• mike

                  “Indeed, but situations change”

                  We live in a dynamic environment huh. The issue here is that Key has made a promise to grieving families on his pre-election soapbox, and instead of apologizing and admitting he was hasty and wrong to do so, he’s just lied and said he made no promises. That speaks to his character in a big way.

                  Maybe he’s not the first politician to do such a thing, but when you get snapped you should have to face the music.

                  • “Maybe he’s not the first politician to do such a thing..”
                    Wouldn’t think so

                    “..but when you get snapped you should have to face the music.”
                    Absolutely

        • Carol Rose 1.2.1.3

          And tell me what NZ knows about the danger of pike? Only what John Key has told them. It’s dangerous constructing a 20 storey building but they do risk assessments and manage the risks. John Key tells the people what he wants them to believe. Don’t be suckered by him, you’re playing right into his hands. Bring those men home, they deserve our support. Kiwis don’t leave their fallen behind.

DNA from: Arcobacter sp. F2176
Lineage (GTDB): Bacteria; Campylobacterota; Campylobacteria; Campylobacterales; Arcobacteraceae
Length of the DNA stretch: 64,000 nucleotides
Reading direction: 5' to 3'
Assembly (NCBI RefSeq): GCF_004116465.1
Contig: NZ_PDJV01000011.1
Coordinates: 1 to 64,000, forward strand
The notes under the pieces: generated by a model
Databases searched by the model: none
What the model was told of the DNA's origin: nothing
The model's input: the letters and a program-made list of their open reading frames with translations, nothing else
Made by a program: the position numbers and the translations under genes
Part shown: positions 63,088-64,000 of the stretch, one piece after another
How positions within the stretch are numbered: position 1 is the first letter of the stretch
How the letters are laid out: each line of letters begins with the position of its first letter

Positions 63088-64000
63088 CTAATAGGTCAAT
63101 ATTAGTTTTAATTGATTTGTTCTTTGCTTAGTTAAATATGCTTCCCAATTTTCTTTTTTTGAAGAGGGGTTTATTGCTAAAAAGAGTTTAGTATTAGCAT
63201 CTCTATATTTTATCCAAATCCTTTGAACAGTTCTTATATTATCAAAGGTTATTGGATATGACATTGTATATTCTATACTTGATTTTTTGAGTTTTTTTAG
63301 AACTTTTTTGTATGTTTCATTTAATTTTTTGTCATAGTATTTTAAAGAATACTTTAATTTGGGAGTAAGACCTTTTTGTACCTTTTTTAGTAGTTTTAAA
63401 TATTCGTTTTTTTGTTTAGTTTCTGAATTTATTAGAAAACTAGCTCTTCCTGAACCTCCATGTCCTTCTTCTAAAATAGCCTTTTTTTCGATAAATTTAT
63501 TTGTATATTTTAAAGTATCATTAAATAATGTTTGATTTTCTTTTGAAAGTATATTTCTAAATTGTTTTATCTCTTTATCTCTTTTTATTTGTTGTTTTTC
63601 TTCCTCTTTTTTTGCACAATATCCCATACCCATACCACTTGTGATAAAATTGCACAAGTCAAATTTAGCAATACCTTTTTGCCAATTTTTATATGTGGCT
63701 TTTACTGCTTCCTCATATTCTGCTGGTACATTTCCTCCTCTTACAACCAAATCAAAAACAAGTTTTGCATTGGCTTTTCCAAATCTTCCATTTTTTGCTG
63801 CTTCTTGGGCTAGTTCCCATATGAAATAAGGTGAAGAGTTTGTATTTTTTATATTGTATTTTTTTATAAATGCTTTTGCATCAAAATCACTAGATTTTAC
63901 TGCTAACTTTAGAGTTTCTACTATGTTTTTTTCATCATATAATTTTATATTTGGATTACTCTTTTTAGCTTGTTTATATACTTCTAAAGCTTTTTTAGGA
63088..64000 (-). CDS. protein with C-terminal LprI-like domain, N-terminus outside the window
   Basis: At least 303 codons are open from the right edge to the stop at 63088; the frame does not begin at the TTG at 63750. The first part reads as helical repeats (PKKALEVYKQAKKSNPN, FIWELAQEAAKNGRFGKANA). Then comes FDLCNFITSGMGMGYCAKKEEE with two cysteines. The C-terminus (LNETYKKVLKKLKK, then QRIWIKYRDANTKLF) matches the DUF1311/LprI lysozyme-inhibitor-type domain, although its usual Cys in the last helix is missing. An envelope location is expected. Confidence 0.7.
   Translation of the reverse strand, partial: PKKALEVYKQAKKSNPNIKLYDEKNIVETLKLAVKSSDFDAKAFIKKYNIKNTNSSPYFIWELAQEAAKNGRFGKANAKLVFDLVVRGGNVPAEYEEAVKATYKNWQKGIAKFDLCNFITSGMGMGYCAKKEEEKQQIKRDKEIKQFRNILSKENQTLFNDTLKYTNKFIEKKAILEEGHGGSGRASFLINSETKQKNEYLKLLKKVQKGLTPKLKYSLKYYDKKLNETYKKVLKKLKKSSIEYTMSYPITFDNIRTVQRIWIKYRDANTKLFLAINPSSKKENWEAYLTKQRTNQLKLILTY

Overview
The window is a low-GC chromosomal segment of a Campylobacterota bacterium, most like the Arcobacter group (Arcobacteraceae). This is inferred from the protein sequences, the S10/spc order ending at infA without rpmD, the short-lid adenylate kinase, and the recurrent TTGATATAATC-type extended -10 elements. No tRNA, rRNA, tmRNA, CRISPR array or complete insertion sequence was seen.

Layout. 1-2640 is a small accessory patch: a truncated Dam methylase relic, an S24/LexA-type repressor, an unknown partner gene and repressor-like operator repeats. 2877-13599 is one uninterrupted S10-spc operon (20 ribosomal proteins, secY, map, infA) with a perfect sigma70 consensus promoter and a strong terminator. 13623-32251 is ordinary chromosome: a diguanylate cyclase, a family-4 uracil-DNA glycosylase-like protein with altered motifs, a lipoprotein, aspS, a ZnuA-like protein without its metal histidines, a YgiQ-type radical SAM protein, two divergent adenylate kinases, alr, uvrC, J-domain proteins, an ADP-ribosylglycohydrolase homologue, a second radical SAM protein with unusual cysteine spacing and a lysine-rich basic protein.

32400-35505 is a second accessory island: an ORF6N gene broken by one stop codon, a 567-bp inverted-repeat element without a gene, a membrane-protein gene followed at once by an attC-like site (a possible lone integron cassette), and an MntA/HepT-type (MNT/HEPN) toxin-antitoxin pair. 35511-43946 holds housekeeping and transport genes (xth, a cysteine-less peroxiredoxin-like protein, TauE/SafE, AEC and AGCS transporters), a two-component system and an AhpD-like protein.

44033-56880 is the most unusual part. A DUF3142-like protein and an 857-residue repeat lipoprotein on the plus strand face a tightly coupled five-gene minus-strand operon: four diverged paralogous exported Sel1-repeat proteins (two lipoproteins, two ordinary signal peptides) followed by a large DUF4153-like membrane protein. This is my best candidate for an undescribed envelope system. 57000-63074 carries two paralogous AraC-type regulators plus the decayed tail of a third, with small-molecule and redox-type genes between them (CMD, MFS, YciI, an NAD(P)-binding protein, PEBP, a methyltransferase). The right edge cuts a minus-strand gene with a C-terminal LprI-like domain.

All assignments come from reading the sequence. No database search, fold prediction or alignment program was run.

• Frank Macskasy 1.2.1.4

          “He’s hardly going to tell them there’s fuck all chance of getting the bodies out is he.”

          Key didn’t have to do anything. He could just as easily have told them that “I can’t promise anything anything we don’t know how bad it is. If we can do something, we will, but we’ll have to wait and see what the conditions are before risking more lives.”

          Simple. Honest. And I believe folk would’ve taken such a statement as it was intended.

          But BM, let’s cut through the BS and get to your real point. You’re attempting to minimise and dismiss Key’s broken promise so that he doesn’t appear as bad as he is.

          It’s not the broken promise you’re attempting to deflect, it’s the impact on Key’s image.

          Would you do this for any other politician? Of course not. You’re a National supporter and an apologist for behaviour you would not accept from any other political leader.

          Because let’s be clear here; if rank and file party supporters are willing to accept second-rate behaviour from the politicians they follow, then truly, we will get the government(s) we deserve.